Department of Family Services

Fairfax County, Virginia

CONTACT INFORMATION: Monday–Friday 8 a.m.–4:30 p.m.

TTY 711

12011 Government Center Parkway, Pennino Building
Fairfax, VA 22035

Michael A. Becketts,

Safety Planning with Children During an Emergency

(Posted 2020 June)

When you live with a partner who threatens your safety, you are probably concerned about your child’s safety, too. You are the best judge of how to talk to your child so you will not put yourself in more danger and they will feel safe and prepared.  It’s best to plan for safety with your children before an emergency.

It could be upsetting for children to know they are planning for when a parent/caregiver becomes violent, so talking to them about planning for an “emergency” may be less upsetting.  Just like fire drills help prepare, talking to children when things are calm will help you know what to do when things are stressful. This advance talk should also include what would help them feel safe after the emergency ends.

Things to consider when safety planning with a child:
  • Has your child safety planned in the past? Have they wanted to call 911, or taken their younger siblings somewhere safe?
  • Be sure they know how and when to call 911, including for a fire or medical emergency.
  • Create a code word that signals when to get help or to know that you are OK.
  • Tell them the violence is not their fault and they should only call for help if they want to do so. It is not their job to get in the middle of violence or stop it.
Safety planning with your child to prepare for a violent incident:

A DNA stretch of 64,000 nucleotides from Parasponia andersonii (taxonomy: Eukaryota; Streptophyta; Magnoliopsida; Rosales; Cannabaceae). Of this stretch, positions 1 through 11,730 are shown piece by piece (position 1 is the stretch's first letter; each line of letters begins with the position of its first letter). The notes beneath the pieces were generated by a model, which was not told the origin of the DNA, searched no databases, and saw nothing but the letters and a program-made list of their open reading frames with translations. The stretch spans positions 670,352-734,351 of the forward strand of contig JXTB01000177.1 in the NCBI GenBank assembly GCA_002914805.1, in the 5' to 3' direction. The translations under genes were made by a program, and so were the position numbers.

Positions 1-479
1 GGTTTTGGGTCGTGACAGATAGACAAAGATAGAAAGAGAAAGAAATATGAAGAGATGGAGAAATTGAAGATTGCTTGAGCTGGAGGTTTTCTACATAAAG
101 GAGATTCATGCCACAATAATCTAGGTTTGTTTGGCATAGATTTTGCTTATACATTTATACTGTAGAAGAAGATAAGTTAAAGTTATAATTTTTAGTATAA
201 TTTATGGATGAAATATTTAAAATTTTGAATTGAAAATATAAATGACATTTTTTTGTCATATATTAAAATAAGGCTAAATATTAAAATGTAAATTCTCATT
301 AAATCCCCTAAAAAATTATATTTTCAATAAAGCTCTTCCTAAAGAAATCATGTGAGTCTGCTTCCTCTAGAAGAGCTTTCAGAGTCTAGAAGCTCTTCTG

• Find safe places for the child to go. Stay away from rooms with only one entrance or with items that can be used as weapons. 
  • Identify a trusted neighbor for them to call. 
  • Help your child practice calling 911 and saying their address and phone number.
  • Teach them to take deep breaths from their belly when they feel upset.
  • Find videos, games, or music they can play, or a special stuffed animal or toy they can hold when they are scared.
Reconnecting with children after a crisis:
  • parent and child sitting outside on grassRe-establish physical and emotional safety for the child
    • Tell them you are going to do everything you can to keep them safe. Do not make promises you may not be able to keep.
    • If it’s safe to do so, connect your child with a trusted adult or counselor to talk to about their feelings.
    • Ask children if they want to be held or if they want to be physically closer to you.
    • Do familiar things together, like singing a song, reading a book or another calming activity.
  • Let your child express their feelings.
    • Ask them how they felt during the emergency. Use questions that don’t require a yes or no answer. Let them know all their feelings are real and important.
    • They might need help naming feelings. Suggest simple emotions like sad, worried, scared or angry.
    • Let them know it’s important to find safe ways to show emotions, like punching a pillow or drawing a picture of their feelings.
  • Reconnect with your child.
    • Focus on activities that help them stay in the current moment:
      • Go for a walk while playing a game of “I Spy.” 
      • Have a dance party—with or without music--to burn some energy.
      • Make a favorite meal, food or snack together.
    • If it’s safe, connect with family or friends electronically. 
    • Use rituals or routines that provide comfort and stability.

If you would like to speak to someone who can help you think about safety planning with your children, please call the Fairfax County Domestic and Sexual Violence 24-Hour Hotline: 703-360-7273. A trained advocate will be able to assist you.

Learn more about the Department of Family Services' Domestic and Sexual Violence Services.

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